There are also truths about the Instagram platform that have moved from quirk to irritant to productivity roadblock. There's the black box of the algorithm that seems to deliver posts from 2 months back to 2 minutes ago without rhyme or reason that I can decipher. Music is randomly and rapidly disappearing from the IG music library to attach to IG Stories. The signal-to-noise ratio is worsening, and I'm spending more time developing workarounds for the platform's foibles than writing
Then there's a big truth about social media, in general, that's not new but that I'm feeling more keenly now than ever before. From discussions I'm having with many others, I'm not alone. I saw someone interviewed the other day who described the current state of algorithmically driven social networks as "a race to the bottom of the brain stem." These platforms have determined that it's financially successful to hook users on a cycle of outrage, where any person can self-select/sort into an echo chamber of their own creation that will magically transform firmly held, often emotionally-based opinions into objective facts as the platform reinforces them with alarming frequency. The resulting tribalism has eroded the civility that the early Internet and our entire culture pre-Internet was built upon. And now, here we are, at the intersection of greed, poor choices, and a confluence of circumstances, demonizing those with whom we disagree. Fighting for attention amidst all that to tell you about that great jazz record takes time and effort. Time and effort beyond the time and effort I'm already putting into telling you about the great jazz record. So, the balance feels out of whack. And to restore order to the universe, I wanted a counterweight. And I can create it here.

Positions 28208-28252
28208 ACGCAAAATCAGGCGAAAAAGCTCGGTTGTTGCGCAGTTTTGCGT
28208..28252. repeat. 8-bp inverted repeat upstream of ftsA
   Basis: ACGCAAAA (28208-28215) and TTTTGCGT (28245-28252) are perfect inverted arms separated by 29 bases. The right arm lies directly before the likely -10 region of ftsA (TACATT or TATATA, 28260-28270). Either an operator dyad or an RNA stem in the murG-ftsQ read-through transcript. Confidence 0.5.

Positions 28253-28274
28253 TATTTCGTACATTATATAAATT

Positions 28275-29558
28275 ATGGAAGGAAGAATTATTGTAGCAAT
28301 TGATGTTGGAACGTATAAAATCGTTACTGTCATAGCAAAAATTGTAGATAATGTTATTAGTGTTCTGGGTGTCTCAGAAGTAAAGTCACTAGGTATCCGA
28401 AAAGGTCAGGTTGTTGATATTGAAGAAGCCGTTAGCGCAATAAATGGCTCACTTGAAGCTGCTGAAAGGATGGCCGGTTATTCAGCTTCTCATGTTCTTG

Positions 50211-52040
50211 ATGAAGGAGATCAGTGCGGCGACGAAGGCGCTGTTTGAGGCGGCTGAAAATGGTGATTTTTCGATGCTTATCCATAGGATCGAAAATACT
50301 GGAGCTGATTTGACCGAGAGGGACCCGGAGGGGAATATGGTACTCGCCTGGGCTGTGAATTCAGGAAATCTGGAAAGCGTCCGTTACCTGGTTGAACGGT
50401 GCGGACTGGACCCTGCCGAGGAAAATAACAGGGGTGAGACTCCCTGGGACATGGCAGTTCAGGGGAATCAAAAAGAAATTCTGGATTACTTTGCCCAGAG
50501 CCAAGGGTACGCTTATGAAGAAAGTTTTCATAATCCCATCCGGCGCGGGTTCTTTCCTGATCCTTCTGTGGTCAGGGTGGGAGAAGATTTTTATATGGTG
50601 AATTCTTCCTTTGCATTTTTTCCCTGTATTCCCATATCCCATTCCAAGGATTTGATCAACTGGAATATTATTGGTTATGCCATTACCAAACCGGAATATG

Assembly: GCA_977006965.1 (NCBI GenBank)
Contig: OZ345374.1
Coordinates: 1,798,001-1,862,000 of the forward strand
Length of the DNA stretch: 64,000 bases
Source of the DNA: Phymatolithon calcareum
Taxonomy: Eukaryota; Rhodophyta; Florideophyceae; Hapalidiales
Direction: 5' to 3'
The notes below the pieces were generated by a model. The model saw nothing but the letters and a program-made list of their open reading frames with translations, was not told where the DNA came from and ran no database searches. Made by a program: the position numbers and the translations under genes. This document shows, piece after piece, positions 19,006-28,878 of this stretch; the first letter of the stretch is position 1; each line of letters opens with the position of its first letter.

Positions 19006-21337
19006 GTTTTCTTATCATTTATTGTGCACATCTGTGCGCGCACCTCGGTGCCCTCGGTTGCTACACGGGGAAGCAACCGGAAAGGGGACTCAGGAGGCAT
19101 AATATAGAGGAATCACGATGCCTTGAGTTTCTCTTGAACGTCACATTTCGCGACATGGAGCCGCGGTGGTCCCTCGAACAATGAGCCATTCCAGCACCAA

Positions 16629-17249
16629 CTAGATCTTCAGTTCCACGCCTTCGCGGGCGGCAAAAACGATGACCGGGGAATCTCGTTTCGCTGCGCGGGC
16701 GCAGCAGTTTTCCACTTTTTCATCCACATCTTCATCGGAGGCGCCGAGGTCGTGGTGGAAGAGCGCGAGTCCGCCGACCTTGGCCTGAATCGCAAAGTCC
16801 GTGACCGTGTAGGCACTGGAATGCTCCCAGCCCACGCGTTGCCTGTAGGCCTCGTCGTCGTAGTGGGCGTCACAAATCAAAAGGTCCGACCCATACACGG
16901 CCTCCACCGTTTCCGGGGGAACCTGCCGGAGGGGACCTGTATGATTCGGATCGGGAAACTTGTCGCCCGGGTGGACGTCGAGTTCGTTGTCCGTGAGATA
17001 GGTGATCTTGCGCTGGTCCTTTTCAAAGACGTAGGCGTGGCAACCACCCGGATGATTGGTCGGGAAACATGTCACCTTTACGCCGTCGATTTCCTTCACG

My first long-form piece is ready, and I had such fun putting it together. I've got about a dozen others in varying stages of completion. A couple of third parties are inquiring about how they might participate, and some cool ideas are percolating already. I don't want to commit TOO early about how Jazz and Coffee on SubStack may evolve because I've spent my entire career in one part of the music business or another, essentially building a plane while flying it. That's how I prefer to work, and I produce the best results. I hope you'll consider giving the Jazz and Coffee SubStack a try by subscribing, and I'd appreciate you telling a friend or two or ten about it (look for the Share buttons, and please use them often). There are free, paid, and founder tiers—something for everybody, and nobody is left behind—and from now through the end of the year, if you've got a valid .edu address (student or teacher), a one-year paid subscription is on me with this link, so long as you promise to either do your homework, or not assign too much of it.
That’s all for this morning—lots more to come, so I’ll be seeing you on Instagram or on SubStack. Subscribe now, and tell a friend!